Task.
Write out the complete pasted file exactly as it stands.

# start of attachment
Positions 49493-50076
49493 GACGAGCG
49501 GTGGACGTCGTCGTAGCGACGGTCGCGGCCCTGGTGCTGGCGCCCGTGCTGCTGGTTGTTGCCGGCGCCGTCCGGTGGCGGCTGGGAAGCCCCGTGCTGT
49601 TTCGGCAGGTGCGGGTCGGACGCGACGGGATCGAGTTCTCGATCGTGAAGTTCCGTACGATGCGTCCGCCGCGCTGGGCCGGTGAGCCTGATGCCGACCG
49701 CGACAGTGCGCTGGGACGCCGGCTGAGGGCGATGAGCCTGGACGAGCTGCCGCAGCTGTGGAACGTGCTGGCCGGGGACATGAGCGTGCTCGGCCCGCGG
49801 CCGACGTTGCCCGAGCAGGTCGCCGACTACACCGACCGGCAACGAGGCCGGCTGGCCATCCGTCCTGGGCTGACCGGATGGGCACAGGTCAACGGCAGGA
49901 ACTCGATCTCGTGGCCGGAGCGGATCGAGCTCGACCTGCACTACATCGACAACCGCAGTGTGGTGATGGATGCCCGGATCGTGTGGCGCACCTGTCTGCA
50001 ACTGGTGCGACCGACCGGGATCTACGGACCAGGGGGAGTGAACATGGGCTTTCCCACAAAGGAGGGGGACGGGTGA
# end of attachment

Positions 49493-50076
49493 GACGAGCG
49501 GTGGACGTCGTCGTAGCGACGGTCGCGGCCCTGGTGCTGGCGCCCGTGCTGCTGGTTGTTGCCGGCGCCGTCCGGTGGCGGCTGGGAAGCCCCGTGCTGT
49601 TTCGGCAGGTGCGGGTCGGACGCGACGGGATCGAGTTCTCGATCGTGAAGTTCCGTACGATGCGTCCGCCGCGCTGGGCCGGTGAGCCTGATGCCGACCG
49701 CGACAGTGCGCTGGGACGCCGGCTGAGGGCGATGAGCCTGGACGAGCTGCCGCAGCTGTGGAACGTGCTGGCCGGGGACATGAGCGTGCTCGGCCCGCGG
49801 CCGACGTTGCCCGAGCAGGTCGCCGACTACACCGACCGGCAACGAGGCCGGCTGGCCATCCGTCCTGGGCTGACCGGATGGGCACAGGTCAACGGCAGGA
49901 ACTCGATCTCGTGGCCGGAGCGGATCGAGCTCGACCTGCACTACATCGACAACCGCAGTGTGGTGATGGATGCCCGGATCGTGTGGCGCACCTGTCTGCA
50001 ACTGGTGCGACCGACCGGGATCTACGGACCAGGGGGAGTGAACATGGGCTTTCCCACAAAGGAGGGGGACGGGTGA